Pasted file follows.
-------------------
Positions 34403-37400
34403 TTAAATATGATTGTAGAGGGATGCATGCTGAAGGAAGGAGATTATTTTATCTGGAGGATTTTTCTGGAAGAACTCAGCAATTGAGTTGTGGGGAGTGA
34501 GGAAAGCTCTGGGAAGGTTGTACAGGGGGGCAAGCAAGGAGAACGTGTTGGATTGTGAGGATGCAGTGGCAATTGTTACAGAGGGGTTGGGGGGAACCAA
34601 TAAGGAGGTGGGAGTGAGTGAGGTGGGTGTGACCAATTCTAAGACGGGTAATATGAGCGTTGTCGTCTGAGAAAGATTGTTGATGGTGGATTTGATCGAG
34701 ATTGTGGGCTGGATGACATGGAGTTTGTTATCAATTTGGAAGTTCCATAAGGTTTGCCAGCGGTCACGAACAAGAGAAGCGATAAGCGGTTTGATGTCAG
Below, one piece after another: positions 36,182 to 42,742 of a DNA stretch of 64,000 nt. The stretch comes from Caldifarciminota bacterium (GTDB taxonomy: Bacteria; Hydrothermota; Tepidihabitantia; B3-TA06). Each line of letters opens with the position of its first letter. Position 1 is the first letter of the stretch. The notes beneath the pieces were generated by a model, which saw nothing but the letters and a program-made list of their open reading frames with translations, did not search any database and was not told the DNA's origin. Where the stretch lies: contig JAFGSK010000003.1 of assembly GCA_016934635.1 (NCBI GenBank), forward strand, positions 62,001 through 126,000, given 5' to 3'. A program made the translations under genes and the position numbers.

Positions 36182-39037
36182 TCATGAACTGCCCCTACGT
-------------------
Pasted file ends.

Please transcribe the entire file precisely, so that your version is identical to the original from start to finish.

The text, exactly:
Positions 34403-37400
34403 TTAAATATGATTGTAGAGGGATGCATGCTGAAGGAAGGAGATTATTTTATCTGGAGGATTTTTCTGGAAGAACTCAGCAATTGAGTTGTGGGGAGTGA
34501 GGAAAGCTCTGGGAAGGTTGTACAGGGGGGCAAGCAAGGAGAACGTGTTGGATTGTGAGGATGCAGTGGCAATTGTTACAGAGGGGTTGGGGGGAACCAA
34601 TAAGGAGGTGGGAGTGAGTGAGGTGGGTGTGACCAATTCTAAGACGGGTAATATGAGCGTTGTCGTCTGAGAAAGATTGTTGATGGTGGATTTGATCGAG
34701 ATTGTGGGCTGGATGACATGGAGTTTGTTATCAATTTGGAAGTTCCATAAGGTTTGCCAGCGGTCACGAACAAGAGAAGCGATAAGCGGTTTGATGTCAG
Below, one piece after another: positions 36,182 to 42,742 of a DNA stretch of 64,000 nt. The stretch comes from Caldifarciminota bacterium (GTDB taxonomy: Bacteria; Hydrothermota; Tepidihabitantia; B3-TA06). Each line of letters opens with the position of its first letter. Position 1 is the first letter of the stretch. The notes beneath the pieces were generated by a model, which saw nothing but the letters and a program-made list of their open reading frames with translations, did not search any database and was not told the DNA's origin. Where the stretch lies: contig JAFGSK010000003.1 of assembly GCA_016934635.1 (NCBI GenBank), forward strand, positions 62,001 through 126,000, given 5' to 3'. A program made the translations under genes and the position numbers.

Positions 36182-39037
36182 TCATGAACTGCCCCTACGT